Luis Ortiz Excited To Appear on Wilder-Fury, Wants Wilder Rematch in 2019
By Jake Donovan
Luis Ortiz may have begun his 2018 ring campaign with a loss to Deontay Wilder, but he wants to end the year with a firm reminder that he’s still very much in the heavyweight mix.
The Cuban southpaw is making the most of life after his first career defeat, having suffered a 10th round stoppage at the hands of Wilder in their title fight thriller this past March. Having already rebounded with a 2nd round knockout of Razvan Cojanu in July, Ortiz (29-1-0-2NC, 25KOs) will close out 2018 with a December 1 showdown versus Travis Kauffman.
Their bout will take place at Staples Center in downtown Los Angeles, gracing the Pay-Per-View undercard of Wilder’s latest title defense as he faces undefeated Tyson Fury in a battle of unbeaten heavyweight behemoths.
“I’m very happy to be fighting on the December 1 card,” a gleeful Ortiz told BoxingInsider.com. “My manager Jay Jimenez, along with Luis DeCubas Jr. and Al Haymon have done a great job of keeping me active and lining up opponents who will actually fight. I don’t want to do anything other than fight.”
The bout will be Ortiz’ fourth in exactly 52 weeks after having sat out nearly all of 2017 for a variety of reasons. The 39-year old heavyweight—who lives and trains in Miami—joined Haymon’s Premier Boxing Champions family early last year, but stumbled out the gate in making his debut.
An untimely injury earlier in the year and a clerical error on his VADA paperwork leading to his planned Nov. ’17 clash with Wilder being postponed left Ortiz inactive since a stoppage win of David Allen in Dec. ’16. He finally returned to the ring last December, scoring a 2nd round knockout of Daniel Martz in Hialeah, Florida, minutes from his adopted hometown.
The win was predictable, but came with the cavaet of building toward a rescheduled date with Wilder, who was seated ringside as a guest commentator for that specific portion of the FS1 telecast. The two jawed at one another inside the ropes, paving the way for their eventual clash this past March.
Ortiz gave Wilder all that he could handle but was dropped and eventually stopped in suffering his frst loss since 2008 when he was still an amateur in Cuba. Still, his brave performance was a reminder that he was still the same top-rated heavyweight who rose through the ranks with a stream of spectacular wins, perhaps none bigger than his 7th round stoppage of Bryant Jennings in Dec. ’15.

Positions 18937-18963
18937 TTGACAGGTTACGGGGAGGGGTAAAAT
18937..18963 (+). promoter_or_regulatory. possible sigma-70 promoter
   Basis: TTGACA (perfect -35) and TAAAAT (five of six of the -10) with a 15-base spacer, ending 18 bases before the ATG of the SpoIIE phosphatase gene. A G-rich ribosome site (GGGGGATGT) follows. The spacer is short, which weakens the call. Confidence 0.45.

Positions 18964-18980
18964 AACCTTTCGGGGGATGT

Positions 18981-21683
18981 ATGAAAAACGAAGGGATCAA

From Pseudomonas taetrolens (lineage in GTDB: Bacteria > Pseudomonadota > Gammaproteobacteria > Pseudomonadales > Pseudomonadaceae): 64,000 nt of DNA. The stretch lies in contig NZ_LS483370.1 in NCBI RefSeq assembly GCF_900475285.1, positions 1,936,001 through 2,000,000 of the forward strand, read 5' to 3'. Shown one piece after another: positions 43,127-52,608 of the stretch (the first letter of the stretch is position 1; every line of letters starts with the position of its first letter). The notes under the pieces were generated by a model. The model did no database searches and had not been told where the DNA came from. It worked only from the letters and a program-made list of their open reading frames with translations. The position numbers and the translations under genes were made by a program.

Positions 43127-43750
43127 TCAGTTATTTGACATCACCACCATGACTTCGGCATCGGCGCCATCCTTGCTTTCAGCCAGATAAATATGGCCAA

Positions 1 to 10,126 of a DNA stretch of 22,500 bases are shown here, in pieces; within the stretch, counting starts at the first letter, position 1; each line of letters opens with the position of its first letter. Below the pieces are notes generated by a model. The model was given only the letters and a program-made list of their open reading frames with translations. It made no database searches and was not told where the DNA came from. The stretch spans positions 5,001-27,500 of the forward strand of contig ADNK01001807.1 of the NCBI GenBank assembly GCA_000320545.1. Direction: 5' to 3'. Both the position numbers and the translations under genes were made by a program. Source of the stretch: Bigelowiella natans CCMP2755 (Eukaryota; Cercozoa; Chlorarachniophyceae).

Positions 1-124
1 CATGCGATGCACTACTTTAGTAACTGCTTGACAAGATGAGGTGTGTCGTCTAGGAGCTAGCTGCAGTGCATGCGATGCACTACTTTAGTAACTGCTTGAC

For the most part, it has been a struggle to line up opponents for Ortiz. His southpaw style and high skill level isn’t exactly a matchmaker’s dream, so he remains grateful for any opportunity that can come his way—even those that aren’t necessarily owed to him.
“We’re grateful to be on this card,” Herman Caicedo, Ortiz’ longtime trainer told BoxingInsider.com. “This is Wilder’s show, and he could have easily blocked this fight and let Luis make his name elsewhere. Instead, he welcomed the (supporting) fight and Luis with open arms.”
The PBC brass could very well have their own agenda for adding Ortiz-Kauffman to the show; historically, a good heavyweight fight belongs anywhere, regardless of its future implications. Ortiz’ motivation is simple: win big, and begin 2019 with a fresh pursuit of the only heavyweight titlist he believes will take on all comers.
“Wilder has already proven he’d fight us, and I’m sure he’d love to do it again after he takes care of Fury,” suggests Ortiz, in effect offering predictions on both his fight and that of Wilder. “I’m confident that he will beat Fury by knockout, and then he and I can go at it again in 2019 since no other top heavyweight will face either of us. You saw what Wilder has gone through chasing the other so-called champ.”
The latter part is an obvious dig at Anthony Joshua, the unbeaten, unified heavyweight titlist from England. There has been heavy demand for a Joshua-Wilder showdown, dating back to 2016 when Joshua won his first title and both heavyweights were part of the Showtime boxing family.
Fast forward to 2018, where petty bickering still remains as the two sides continue to foolishly negotiate through the media while making little progress.
“Joshua is a p***y so forget about him ever facing Wilder or myself,” Ortiz believes. “Honestly, my coach has a better chance of getting Joshua in the ring. I’m just going to focus on the guys that want to fight me—beginning with Travis Kauffman. Once I take care of him, I’ll clean up and grab a ringside seat for Wilder’s fight.
“Once he wins, we can begin planning our rematch in 2019.”